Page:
And just like that, 2022’s game of the year season has begun, not with a bang but with the whimpered bleat of a cartoon sheep. Yes, action-cum-management game Cult of the Lamb is excellent—a fascinating creature from the Island of Dr. Moreau’s Video Game Boutique that turns its adorable nose up at any rigorously defined concepts of genre.
Released last week for consoles and PC, Cult of the Lamb is as derivative as it is dizzyingly original. Perhaps you’ve seen it likened to Animal Crossing, for its onus on micromanaging anthropomorphic animals. Or maybe to The Binding of Isaac, for its insistence on sending you dungeon-ward. Or maybe to Hades, because that’s the benchmark by which all indie games are measured these days—an apt comparison, in that both have striking, painterly art, are fundamentally roguelikes, and are caught up in scrutinizing mythology. They also both quietly took the gaming world by storm.
Holy shit this game rules.
Cult of the Lamb opens with your death. You, the last living titular lamb are murdered on a sacrificial altar. But a lost god revives you, and tasks you with killing the other gods who previously chained it up. For half of the game, that means navigating procedurally generated isometric dungeons, smacking occult-themed enemies with swords and spells. For the other half, you’re building a small town, recruiting citizens (acolytes), and constructing facilities to keep them content, all while maintaining a sense of personal décor. The catch is that everyone in your village is an animal. Oh, and you’re a cult leader. (Get it? They’re your flock!) These two core tenets feed into each other in inextricable ways.
There’s a lot going on, and you learn about most of the game’s key systems over the course of very little time. Within the first, oh, 30 minutes, you’re taught about faith and crusades and doctrines and famine and sickness and rituals and sermons, which are some of the many systems you’ve gotta keep tabs on to keep your flock satisfied. You’re introduced to key resources like lumber, stone, bone, grass, and gold, and taught about the many things you can build with them.
It’s a lot to take in, but the game’s irrepressible charm compels you to push ahead through any confusion. Cult of the Lamb feels alive in ways few of its contemporaries do. Text bounces across speech bubbles to give certain words an emphatic effect. (You can disable this in the game’s settings.) The animals are procedurally generated, right down to their names. (You can change those if you want.) Jokes abound. (There’s a flesh-eating spider named Helob, an obvious play on the Lord of the Rings character.) Cult also just feels really, really good to play.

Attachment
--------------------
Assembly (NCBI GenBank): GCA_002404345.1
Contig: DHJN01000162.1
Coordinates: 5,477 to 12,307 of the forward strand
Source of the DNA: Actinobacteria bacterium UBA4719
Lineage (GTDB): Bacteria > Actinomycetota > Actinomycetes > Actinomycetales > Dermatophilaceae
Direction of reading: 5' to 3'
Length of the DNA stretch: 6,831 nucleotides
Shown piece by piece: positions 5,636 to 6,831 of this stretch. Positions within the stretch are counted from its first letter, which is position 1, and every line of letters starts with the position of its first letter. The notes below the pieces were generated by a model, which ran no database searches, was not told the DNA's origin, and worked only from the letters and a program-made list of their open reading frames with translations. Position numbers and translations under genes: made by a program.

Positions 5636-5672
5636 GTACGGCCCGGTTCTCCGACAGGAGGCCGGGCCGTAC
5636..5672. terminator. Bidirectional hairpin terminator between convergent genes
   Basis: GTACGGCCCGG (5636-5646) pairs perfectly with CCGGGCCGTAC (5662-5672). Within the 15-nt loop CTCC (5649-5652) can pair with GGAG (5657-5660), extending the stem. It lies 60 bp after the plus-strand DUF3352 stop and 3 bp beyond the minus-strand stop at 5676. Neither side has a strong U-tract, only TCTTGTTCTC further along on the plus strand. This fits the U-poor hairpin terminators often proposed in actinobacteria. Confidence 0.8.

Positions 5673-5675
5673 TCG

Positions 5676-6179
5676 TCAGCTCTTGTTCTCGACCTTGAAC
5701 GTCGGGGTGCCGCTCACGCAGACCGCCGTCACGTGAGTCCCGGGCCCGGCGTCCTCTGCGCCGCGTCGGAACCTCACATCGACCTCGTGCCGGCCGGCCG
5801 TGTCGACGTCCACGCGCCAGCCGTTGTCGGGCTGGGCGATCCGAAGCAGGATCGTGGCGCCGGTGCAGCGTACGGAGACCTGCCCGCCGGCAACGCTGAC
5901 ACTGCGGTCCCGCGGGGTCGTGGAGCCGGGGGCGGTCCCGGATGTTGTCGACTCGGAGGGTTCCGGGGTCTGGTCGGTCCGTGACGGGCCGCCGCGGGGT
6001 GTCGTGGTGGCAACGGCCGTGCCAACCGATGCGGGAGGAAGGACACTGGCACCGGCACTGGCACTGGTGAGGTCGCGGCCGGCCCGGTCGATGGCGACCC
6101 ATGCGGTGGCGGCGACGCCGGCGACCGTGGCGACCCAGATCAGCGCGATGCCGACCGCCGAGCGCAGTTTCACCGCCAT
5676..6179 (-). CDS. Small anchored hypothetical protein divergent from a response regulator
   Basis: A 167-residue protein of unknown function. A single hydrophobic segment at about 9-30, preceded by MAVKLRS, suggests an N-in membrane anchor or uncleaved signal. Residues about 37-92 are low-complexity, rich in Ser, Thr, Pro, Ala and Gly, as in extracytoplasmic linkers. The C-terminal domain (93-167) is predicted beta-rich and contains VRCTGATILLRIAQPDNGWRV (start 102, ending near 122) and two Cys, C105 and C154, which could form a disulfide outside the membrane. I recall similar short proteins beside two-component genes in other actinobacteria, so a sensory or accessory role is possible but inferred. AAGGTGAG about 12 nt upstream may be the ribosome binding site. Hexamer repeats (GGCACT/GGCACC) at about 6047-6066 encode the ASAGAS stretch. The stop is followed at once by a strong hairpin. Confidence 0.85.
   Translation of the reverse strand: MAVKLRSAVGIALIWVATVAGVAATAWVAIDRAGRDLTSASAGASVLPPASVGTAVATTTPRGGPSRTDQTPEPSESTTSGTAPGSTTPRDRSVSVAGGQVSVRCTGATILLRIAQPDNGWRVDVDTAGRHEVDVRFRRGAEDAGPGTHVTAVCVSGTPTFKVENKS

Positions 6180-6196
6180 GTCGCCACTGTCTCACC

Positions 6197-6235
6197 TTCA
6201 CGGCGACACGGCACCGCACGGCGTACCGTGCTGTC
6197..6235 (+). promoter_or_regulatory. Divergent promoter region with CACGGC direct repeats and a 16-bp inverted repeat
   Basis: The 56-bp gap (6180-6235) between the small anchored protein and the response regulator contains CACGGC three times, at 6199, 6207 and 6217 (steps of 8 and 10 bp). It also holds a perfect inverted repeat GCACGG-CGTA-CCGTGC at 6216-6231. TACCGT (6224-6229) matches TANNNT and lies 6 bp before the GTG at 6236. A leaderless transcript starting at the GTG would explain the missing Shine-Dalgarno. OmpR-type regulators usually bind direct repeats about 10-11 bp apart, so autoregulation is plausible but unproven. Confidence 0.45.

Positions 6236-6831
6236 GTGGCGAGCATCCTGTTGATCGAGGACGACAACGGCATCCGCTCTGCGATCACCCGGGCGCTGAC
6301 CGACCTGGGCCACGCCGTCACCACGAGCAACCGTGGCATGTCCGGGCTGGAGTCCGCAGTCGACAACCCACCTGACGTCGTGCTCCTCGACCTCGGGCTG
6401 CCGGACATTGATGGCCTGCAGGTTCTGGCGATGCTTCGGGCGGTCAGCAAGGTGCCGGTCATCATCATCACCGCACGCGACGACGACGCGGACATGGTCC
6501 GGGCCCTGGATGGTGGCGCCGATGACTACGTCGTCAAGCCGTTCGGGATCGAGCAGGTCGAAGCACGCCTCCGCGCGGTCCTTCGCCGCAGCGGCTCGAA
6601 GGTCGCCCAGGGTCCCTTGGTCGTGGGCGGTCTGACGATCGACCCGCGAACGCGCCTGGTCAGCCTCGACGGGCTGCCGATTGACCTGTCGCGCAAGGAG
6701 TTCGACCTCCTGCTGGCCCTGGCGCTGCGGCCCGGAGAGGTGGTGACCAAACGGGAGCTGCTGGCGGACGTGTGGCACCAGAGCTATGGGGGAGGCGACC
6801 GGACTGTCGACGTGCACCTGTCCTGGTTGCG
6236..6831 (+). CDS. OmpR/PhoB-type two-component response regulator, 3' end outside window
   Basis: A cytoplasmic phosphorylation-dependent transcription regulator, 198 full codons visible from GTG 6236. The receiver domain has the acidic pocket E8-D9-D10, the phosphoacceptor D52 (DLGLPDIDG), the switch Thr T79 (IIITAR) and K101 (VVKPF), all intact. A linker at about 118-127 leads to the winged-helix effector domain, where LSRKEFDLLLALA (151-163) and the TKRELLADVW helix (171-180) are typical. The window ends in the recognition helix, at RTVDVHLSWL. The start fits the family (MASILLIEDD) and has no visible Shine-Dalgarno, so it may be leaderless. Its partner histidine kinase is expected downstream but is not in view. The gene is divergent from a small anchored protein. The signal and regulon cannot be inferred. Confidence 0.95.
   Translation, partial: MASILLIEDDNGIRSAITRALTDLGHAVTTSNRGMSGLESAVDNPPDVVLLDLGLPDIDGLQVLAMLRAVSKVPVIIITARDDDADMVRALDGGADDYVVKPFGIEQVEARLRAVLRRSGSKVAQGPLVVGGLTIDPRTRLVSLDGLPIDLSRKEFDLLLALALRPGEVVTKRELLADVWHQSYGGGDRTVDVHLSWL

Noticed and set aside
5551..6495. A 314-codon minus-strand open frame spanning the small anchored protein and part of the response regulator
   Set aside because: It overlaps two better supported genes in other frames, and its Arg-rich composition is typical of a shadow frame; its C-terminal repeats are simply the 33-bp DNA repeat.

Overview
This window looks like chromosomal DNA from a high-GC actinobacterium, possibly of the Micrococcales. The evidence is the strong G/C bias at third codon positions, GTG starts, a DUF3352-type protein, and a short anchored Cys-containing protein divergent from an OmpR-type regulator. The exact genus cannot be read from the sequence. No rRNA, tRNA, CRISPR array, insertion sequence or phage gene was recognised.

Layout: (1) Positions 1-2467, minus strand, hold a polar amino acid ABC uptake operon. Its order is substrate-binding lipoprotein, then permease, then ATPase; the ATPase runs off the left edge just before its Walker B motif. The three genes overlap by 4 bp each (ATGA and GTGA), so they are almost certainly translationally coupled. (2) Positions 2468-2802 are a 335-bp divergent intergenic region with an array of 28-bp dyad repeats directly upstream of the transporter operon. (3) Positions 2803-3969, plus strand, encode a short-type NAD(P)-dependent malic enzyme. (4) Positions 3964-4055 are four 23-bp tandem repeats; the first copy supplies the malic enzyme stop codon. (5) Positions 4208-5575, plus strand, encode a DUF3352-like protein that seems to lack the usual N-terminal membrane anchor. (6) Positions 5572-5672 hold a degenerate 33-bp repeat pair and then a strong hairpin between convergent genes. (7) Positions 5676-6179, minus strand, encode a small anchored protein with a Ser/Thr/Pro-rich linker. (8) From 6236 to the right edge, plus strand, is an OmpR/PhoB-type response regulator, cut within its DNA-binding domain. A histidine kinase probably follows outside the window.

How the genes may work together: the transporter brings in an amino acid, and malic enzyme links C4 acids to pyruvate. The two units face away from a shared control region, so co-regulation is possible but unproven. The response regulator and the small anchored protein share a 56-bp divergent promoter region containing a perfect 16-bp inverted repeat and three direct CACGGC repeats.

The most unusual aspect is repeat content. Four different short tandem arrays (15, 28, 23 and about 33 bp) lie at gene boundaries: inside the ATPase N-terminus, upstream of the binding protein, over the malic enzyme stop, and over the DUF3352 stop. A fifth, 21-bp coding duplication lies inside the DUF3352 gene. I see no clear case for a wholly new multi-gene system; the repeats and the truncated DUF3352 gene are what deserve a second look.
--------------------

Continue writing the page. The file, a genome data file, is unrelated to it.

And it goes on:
At the start of each run, you’re given a randomized weapon—a sword, dagger, ax, or something like that—which keeps fights feeling fresh. Combat has meaty muscle to it: Every time you give or receive damage, the screen shakes, much like last year’s Death’s Door, a similarly terrific occult-themed dungeon-crawler about animals. So far, I haven’t stumbled upon a weapon or ability that allows you to block or parry; instead, the focus is on dodging, giving fights a fast-paced, frenetic verve. Typically, when you die in a roguelike, you lose everything, and have to start from scratch. But Cult of the Lamb is generous: After death, you get to keep a full 75 percent of the resources you find, or, you know, sacrifice a follower to steal their life and carry on.
This is a kindness, as you typically don’t return with everything you need to build everything you want to build. So then you have to make tough choices, such as: Do you allocate your grass and gold to build up farming plots, to stave off long-term famine for your flock? Or do you use that grass to cook flavorless meals to slake immediate hunger? Every run, too, results in you earning at least some progress on those (many) systems I mentioned earlier, so you’re constantly unlocking skills, attributes, weapons, and other abilities. Then, back home there’s devotion to milk from your followers in a variety of ways, which itself unlocks more opportunities to improve the town. There’s a grind here, but it’s almost entirely devoid of friction—yet another part of the game that compels repeated play.
Whenever I’ve been fighting heretics, I’ve found myself itching to get back to my flock, to sate their hunger and pick up their shit. (You have to play a while before unlocking an outhouse.) Whenever I’ve been meticulously overseeing my village, I’ve found myself wanting to get back into the dungeons, to do…dungeon stuff. Neither component of the game has been a chore—at least not yet.
To be clear, I haven’t defeated all of the bosses yet, nor have I fully constructed my little village. And sure, there’s the vanishingly small chance Cult of the Lamb could fumble the ending with an anticlimax. But I already feel confident recommending this game with my entire chest, even if doing so comes back to bite me in the ass. Isn’t that the point of cultish faith?